Stop Thinking That Its Normal: An Exploratory Study of Consequences of Intimate Partner Violence in Central India
Shraddha Khare, Sanjay Kumar, Pramod Kumar Rai, Blessy David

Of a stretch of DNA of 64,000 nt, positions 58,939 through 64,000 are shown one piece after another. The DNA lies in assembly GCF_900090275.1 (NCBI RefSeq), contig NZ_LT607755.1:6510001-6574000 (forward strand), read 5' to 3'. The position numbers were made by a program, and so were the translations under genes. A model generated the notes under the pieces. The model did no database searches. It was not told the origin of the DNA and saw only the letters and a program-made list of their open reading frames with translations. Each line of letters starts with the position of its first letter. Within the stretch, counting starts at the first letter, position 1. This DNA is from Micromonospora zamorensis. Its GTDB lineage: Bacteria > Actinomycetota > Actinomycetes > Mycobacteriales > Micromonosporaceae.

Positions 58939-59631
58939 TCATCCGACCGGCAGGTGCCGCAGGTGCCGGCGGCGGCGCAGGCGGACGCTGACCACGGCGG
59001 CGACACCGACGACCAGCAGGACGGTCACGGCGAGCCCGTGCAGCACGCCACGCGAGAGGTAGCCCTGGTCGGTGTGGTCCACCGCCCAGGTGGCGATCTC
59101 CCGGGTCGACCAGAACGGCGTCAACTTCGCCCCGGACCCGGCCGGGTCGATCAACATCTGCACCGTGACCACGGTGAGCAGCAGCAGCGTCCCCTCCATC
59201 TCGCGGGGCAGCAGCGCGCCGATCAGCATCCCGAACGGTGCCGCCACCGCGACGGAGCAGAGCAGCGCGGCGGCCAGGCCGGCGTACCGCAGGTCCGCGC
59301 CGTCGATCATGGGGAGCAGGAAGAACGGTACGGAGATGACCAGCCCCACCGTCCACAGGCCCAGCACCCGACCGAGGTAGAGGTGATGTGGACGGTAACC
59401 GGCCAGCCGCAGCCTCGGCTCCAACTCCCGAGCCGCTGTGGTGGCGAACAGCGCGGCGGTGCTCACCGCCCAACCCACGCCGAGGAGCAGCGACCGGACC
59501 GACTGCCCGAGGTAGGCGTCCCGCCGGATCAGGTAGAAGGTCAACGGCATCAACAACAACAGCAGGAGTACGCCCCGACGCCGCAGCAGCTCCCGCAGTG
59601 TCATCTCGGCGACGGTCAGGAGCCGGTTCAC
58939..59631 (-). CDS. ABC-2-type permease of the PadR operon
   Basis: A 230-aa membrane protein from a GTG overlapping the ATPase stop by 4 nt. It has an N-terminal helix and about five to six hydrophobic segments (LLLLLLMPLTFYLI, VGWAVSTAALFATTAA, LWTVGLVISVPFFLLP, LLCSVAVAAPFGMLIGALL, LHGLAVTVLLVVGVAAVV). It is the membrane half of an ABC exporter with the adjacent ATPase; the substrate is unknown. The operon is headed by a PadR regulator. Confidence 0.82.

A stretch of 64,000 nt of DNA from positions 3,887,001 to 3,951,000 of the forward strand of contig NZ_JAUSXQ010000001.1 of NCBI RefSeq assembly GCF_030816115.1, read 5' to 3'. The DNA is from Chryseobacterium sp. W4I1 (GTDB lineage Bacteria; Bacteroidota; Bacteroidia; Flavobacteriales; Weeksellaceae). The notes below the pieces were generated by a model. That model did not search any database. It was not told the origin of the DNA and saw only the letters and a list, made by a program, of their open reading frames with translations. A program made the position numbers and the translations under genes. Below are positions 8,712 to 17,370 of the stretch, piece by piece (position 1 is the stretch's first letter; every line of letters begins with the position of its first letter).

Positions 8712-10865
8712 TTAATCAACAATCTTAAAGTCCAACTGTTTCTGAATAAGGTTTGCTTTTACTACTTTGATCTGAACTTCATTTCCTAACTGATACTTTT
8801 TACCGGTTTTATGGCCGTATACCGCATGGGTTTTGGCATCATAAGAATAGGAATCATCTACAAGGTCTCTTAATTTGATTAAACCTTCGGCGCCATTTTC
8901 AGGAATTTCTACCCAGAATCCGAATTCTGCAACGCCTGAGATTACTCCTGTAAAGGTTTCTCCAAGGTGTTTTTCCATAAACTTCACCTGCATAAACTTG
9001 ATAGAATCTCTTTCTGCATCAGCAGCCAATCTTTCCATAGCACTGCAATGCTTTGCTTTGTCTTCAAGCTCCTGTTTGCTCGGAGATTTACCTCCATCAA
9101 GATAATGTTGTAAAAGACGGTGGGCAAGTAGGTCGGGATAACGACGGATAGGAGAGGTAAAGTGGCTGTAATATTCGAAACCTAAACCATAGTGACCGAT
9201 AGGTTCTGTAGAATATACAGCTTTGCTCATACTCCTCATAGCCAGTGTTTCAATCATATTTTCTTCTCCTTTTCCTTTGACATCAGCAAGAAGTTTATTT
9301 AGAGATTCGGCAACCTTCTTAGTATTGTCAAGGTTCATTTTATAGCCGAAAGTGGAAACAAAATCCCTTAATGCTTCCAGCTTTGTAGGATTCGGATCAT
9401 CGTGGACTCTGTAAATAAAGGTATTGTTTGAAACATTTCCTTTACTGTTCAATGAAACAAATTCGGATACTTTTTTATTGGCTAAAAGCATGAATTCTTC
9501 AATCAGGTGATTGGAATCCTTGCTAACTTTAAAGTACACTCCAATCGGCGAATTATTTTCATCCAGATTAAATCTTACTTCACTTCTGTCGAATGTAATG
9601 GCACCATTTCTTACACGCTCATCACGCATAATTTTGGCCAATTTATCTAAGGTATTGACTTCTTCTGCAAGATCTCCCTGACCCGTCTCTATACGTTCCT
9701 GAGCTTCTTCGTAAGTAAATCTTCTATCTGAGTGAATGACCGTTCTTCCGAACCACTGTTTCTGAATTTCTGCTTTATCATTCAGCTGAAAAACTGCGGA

Introduction: Fuelled by mandatory stay-at-home rules, physical distancing, economic uncertainties, and anxieties caused by the pandemic, domestic violence has increased globally. Across the world, countries including China, the United States, the United Kingdom, Brazil, Tunisia, France, Australia, and others have reported cases of increased domestic violence and intimate partner violence. India, where gender-based violence is quite common, has also shown similar trends during lockdown caused by the COVID-19 Pandemic. Intimate Partner Violence (IPV) is a serious, preventable public health problem that affects millions of families across the globe. “Intimate partner violence” describes physical violence, sexual violence, stalking, or psychological harm by a current or former partner or spouse. This type of violence can occur among heterosexual or same-sex couples and does not require sexual intimacy. Objective: The present study is aimed to explore the prevalence and factors leading to domestic violence during COVID-19 pandemic in central India. Methods: The study was conducted in the Sagar division of Madhya Pradesh. Focused group discussions (N=4) were conducted among the married women of rural and urban areas. Results: Husband’s alcoholism, unemployment, gender role, familial instigation, and intergenerational transfer of violent behavior were the significant causes reported in rural areas. At the same time, women from urban areas attributed ego clashes, the impact of peers, gender roles, and poor emotion regulation as the causes for domestic violence. In addition, dowry, gender discrimination, and familial instigation were reported to trigger this violence. Women from both communities reported that the reactions to violence, awareness for rights, tendency to seek help from the government, and social support affect domestic violence. In both societies, the extent of harm from verbal and physical violence was similar irrespective of the marriage type and time duration. Severe impacts of domestic violence on the physical and mental health of women and children of both communities were reported. Most importantly, the nature of social interference, social support, and outcomes was reported differently in both communities. Women experienced the role of social support, family values, law, and governmental policies as a controlling mechanism to violence. Conclusion: Intimate partner violence is a cause of concern for women and children’s physical and mental health. Preventive measures are needed to be addressed along with curative measures such as laws and policies.